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A Poem About (Messy, Visceral) Love for National Poetry Month April 6, 2018

Posted by andrewfieldlibrarian in Uncategorized.
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April is National Poetry Month, which means I have the opportunity to write about one of my favorite topics.  Poetry, for me, is one of the most beautiful, powerful, and expressive of the art forms.  While visual art uses the world that we see, and music uses the sense of our hearing, poetry uses both (seeing = the arrangement of the poem on the page; hearing = the rhythm of the poem on the page, or hearing the poem read out loud).  But what poetry uses more than anything else is language.  And that’s why I love it so much.  Don’t get me wrong – fiction and non-fiction are also constructed out of language, but poetry for me is a different use of language, and it can gesture towards aspects of experience that are hard to talk about or explain, including love and grief.  Here, for example is a poem a friend of mine shared recently on Facebook.  I read it with the shocked awareness of something being said about love and grief that would be hard to articulate in another art form.  Here is the poem:

Marriage

By Ellen Bass
When you finally, after deep illness, lay
the length of your body on mine, isn’t it
like the strata of the earth, the pressure
of time on sand, mud, bits of shell, all
the years, uncountable wakings, sleepings,
sleepless nights, fights, ordinary mornings
talking about nothing, and the brief
fiery plummets, and the unselfconscious
silences of animals grazing, the moving
water, wind, ice that carries the minutes, leaves
behind minerals that bind the sediment into rock.
How to bear the weight, with every
flake of bone pressed in. Then, how to bear when
the weight is gone, the way a woman
whose neck has been coiled with brass
can no longer hold it up alone. Oh love,
it is balm, but also a seal. It binds us tight
as the fur of a rabbit to the rabbit.
When you strip it, grasping the edge
of the sliced skin, pulling the glossy membranes
apart, the body is warm and limp. If you could,
you’d climb inside that wet, slick skin
and carry it on your back. This is not
neat and white and lacy like a wedding,
not the bright effervescence of champagne
spilling over the throat of the bottle. This visceral
bloody union that is love, but
beyond love. Beyond charm and delight
the way you to yourself are past charm and delight.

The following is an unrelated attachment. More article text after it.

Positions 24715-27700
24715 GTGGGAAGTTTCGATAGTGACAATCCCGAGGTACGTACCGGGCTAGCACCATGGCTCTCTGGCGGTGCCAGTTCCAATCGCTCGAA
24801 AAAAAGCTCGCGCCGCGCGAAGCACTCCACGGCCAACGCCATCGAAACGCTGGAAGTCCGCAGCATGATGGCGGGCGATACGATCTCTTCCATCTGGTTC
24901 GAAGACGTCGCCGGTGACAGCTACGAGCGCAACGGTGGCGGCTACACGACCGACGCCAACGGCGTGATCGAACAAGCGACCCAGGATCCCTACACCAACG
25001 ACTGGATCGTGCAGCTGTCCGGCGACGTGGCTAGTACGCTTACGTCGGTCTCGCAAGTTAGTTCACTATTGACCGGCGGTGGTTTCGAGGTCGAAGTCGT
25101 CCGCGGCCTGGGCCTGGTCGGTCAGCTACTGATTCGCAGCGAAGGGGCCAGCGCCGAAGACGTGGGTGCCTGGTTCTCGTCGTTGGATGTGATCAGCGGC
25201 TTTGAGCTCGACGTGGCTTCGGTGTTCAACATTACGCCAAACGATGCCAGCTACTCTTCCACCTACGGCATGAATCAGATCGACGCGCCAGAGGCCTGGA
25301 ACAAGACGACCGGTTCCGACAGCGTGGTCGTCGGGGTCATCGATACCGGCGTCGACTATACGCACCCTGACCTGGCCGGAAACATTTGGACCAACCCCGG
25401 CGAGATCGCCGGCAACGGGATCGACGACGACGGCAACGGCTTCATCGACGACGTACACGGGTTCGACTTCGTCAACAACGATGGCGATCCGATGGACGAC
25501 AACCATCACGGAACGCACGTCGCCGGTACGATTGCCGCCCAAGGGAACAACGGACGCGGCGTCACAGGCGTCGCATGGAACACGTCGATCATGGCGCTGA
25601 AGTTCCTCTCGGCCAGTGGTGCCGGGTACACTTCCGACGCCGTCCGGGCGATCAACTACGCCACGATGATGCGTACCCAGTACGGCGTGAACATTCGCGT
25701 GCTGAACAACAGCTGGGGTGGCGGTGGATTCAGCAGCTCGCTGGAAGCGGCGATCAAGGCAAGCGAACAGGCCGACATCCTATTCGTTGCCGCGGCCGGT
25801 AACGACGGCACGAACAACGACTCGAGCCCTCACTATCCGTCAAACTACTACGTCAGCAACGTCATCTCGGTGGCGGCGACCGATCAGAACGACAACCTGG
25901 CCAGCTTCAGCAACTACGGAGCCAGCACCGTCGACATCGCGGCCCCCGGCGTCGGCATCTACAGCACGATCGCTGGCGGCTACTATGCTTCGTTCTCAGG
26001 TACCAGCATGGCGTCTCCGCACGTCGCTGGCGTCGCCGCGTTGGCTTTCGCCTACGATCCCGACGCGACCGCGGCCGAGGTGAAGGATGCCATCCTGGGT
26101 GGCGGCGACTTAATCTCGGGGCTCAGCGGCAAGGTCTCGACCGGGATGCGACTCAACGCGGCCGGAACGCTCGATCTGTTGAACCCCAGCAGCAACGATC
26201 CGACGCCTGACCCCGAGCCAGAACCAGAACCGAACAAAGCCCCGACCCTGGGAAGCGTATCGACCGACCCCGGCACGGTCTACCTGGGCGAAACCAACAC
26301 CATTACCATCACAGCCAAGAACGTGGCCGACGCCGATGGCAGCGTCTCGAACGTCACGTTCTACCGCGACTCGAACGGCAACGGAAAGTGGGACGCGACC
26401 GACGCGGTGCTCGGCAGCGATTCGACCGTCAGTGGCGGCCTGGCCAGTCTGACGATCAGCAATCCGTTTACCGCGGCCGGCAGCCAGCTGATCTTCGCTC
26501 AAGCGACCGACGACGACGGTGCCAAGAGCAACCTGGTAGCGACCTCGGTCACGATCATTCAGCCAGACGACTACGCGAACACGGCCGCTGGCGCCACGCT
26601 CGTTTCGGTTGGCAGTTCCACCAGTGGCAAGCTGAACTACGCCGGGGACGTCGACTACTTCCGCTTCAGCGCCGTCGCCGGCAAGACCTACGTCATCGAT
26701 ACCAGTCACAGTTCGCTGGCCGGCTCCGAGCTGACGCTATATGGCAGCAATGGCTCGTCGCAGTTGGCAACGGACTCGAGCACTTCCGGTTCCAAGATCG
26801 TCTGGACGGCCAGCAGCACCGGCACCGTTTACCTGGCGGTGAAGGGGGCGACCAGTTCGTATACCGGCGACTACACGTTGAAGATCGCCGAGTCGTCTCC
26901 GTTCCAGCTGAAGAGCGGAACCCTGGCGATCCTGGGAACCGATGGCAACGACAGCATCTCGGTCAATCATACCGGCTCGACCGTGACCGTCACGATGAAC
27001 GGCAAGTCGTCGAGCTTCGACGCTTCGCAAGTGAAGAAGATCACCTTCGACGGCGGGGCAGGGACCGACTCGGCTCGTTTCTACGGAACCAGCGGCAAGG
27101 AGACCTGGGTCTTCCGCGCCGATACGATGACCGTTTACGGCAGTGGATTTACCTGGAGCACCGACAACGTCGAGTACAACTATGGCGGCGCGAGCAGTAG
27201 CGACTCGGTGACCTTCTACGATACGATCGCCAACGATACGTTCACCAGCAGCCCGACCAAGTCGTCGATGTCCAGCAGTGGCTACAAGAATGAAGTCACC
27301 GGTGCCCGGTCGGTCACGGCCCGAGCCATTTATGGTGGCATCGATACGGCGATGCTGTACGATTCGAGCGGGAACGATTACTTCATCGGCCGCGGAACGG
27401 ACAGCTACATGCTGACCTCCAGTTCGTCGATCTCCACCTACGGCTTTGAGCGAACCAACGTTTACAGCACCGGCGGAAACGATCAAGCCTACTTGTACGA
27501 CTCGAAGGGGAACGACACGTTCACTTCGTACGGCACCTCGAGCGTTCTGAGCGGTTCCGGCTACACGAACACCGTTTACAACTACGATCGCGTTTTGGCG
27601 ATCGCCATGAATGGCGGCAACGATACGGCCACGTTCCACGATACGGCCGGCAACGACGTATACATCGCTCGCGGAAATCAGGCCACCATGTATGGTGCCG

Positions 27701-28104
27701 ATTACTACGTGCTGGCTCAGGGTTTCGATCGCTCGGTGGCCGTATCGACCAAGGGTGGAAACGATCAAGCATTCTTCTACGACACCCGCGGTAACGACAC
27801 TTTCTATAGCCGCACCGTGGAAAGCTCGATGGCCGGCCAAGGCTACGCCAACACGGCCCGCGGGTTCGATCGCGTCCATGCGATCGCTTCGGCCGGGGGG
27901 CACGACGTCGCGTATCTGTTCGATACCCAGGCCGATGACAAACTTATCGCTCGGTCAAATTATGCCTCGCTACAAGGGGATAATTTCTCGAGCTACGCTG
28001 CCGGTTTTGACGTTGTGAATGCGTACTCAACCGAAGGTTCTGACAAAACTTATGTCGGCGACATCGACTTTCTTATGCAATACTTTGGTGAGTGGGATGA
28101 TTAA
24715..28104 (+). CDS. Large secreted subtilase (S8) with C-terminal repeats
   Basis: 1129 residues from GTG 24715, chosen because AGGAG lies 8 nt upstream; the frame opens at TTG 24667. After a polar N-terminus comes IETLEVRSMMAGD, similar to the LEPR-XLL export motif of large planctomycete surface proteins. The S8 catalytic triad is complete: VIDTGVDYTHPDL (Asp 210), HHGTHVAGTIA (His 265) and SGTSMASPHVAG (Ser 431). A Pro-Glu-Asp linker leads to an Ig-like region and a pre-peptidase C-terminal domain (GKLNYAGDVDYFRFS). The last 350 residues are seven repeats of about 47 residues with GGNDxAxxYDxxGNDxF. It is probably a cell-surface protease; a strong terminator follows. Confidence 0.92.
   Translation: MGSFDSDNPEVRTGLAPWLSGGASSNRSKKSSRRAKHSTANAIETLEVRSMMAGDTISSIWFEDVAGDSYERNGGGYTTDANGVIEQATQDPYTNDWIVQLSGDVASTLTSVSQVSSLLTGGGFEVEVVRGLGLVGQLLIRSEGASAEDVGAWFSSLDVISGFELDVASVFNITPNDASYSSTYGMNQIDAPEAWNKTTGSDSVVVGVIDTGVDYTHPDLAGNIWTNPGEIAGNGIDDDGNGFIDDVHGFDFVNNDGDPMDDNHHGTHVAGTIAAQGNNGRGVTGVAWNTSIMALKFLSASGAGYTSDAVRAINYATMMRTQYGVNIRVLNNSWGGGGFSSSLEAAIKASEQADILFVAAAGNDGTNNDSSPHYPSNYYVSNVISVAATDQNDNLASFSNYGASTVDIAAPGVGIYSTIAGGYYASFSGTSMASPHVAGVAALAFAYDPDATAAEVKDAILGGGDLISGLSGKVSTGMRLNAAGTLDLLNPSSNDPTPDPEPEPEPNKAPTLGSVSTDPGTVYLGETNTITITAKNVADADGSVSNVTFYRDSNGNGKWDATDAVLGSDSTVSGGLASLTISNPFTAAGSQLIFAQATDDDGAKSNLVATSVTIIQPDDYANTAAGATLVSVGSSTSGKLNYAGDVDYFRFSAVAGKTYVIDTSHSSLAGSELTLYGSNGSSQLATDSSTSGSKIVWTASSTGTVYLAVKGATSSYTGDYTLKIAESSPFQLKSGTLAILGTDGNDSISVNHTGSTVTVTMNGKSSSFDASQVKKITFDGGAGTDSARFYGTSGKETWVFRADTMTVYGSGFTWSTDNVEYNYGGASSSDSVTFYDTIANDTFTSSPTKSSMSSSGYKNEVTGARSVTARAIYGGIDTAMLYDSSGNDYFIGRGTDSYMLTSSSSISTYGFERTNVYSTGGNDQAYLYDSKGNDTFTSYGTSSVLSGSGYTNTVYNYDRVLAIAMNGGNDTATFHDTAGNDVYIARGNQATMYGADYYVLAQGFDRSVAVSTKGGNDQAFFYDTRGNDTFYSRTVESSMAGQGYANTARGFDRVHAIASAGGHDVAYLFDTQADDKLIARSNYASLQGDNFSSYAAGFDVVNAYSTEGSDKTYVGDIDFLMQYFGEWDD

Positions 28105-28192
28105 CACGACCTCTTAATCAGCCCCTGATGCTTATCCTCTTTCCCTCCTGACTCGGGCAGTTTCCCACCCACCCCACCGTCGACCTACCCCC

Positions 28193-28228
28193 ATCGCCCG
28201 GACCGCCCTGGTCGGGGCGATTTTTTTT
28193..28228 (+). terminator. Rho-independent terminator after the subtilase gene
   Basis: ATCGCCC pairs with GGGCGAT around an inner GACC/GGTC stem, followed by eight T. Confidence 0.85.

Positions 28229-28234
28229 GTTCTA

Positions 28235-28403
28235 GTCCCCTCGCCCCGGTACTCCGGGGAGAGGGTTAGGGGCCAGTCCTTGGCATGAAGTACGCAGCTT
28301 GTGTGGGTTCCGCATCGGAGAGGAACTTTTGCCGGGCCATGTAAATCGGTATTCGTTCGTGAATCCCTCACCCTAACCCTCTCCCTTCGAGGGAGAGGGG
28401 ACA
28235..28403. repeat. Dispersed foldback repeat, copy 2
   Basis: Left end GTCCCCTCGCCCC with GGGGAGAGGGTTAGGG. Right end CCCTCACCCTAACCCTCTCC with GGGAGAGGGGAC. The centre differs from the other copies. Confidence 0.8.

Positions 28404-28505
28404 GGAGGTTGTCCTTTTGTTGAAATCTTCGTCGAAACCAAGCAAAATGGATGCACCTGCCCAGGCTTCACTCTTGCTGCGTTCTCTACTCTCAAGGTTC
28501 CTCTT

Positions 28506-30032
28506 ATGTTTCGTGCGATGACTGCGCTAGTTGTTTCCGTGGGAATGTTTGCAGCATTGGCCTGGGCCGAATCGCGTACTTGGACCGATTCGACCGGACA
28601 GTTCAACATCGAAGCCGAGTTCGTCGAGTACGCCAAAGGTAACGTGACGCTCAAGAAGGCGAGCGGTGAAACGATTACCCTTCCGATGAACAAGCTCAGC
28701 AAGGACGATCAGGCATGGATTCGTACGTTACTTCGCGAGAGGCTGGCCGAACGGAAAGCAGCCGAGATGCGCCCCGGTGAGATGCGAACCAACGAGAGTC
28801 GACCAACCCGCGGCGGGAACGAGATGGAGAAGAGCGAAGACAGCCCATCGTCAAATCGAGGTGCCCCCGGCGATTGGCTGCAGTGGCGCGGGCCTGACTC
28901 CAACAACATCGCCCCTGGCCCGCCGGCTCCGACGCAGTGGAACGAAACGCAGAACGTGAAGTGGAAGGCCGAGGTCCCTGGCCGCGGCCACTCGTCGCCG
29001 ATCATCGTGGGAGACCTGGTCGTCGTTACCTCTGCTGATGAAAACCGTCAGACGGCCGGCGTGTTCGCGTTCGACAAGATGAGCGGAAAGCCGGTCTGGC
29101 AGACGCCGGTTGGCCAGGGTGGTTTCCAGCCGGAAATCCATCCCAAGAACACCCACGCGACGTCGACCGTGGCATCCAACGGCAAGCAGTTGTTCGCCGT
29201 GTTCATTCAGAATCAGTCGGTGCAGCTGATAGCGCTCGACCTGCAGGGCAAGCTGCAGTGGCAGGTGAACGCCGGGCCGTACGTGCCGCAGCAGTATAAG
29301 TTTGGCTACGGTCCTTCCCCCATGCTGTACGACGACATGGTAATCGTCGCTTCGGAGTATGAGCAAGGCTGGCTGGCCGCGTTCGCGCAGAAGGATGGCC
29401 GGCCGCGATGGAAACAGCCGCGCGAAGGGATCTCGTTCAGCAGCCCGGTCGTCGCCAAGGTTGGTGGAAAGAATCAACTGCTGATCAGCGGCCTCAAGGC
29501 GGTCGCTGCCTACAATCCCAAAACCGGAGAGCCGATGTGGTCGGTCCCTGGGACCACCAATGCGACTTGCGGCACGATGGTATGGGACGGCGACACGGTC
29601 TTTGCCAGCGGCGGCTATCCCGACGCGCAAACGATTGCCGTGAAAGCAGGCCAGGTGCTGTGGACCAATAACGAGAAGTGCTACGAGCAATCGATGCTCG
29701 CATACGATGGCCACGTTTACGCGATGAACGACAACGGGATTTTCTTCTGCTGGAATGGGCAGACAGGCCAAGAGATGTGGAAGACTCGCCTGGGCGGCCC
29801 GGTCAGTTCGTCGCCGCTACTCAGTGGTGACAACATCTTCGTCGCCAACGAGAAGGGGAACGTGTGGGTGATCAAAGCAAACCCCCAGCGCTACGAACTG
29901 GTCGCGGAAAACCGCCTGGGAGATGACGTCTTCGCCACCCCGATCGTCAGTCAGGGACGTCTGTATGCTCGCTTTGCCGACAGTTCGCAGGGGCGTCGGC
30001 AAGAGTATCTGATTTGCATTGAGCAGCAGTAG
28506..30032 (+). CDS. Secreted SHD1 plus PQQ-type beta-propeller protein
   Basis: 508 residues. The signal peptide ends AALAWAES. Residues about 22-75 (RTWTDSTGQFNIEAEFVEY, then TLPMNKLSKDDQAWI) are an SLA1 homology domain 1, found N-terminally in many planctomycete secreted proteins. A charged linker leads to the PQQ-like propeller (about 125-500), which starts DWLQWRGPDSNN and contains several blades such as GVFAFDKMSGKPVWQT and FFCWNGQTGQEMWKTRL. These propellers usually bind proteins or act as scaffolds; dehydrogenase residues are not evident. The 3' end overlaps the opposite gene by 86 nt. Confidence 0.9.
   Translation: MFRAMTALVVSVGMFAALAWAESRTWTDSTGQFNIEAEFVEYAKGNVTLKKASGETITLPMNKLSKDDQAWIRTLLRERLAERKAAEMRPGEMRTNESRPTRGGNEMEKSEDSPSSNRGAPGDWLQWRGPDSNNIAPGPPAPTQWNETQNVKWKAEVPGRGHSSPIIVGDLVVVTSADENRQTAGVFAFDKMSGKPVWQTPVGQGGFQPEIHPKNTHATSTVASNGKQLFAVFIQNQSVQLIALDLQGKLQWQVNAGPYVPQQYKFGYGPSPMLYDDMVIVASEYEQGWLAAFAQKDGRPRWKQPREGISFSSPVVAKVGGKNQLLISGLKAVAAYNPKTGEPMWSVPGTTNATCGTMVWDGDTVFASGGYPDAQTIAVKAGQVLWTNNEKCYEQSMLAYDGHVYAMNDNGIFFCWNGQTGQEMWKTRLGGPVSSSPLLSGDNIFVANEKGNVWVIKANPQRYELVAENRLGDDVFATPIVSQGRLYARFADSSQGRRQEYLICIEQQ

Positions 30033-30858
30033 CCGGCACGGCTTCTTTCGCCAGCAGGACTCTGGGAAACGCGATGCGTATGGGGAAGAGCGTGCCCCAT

This is the shucked meat of love, the alleys and broken
glass of love, the petals torn off the branches of love,
the dizzy hoarse cry, the stubborn hunger.

Although the poem is titled “Marriage,” I think it could speak to anyone who has experienced love both as a “balm” and a “seal.”  Here, Ellen Bass is trying to get beyond notions of love that are “neat and white and lacy.”  She is trying through language to gesture towards the messy and visceral aspects of love, the way it reaches us down to the roots and changes our lives in unalterable ways.  Love, for Bass, is like “the way you to yourself are past charm and delight.”  It is real, and therefore not always pretty, but its power moves within us, through happiness and (maybe even more so?) through loss.  Love is such a rich and complicated thing that it contains

                                                                   all
the years, uncountable wakings, sleepings,
sleepless nights, fights, ordinary mornings
talking about nothing, and the brief
fiery plummets, and the unselfconscious
silences of animals grazing, the moving
water, wind, ice that carries the minutes, leaves
behind minerals that bind the sediment into rock.

When people love each other, they are loving a person formed by time, and time is full of so many things, including dreams, quarrels, chatter, silence, and even things like weather and trees and leaves and rock.  When we love someone, we are loving an embodiment of the world.  This is not a pretty poem, but a poem doesn’t have to be pretty.  Instead, it needs to be honest about its subject matter.  Reading it is therefore bracing, but also energizing.  I hope during this month, and beyond, that you are able to find poems that you find energizing, exciting, and moving, full of rich language and imagery.

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Ellen Bass

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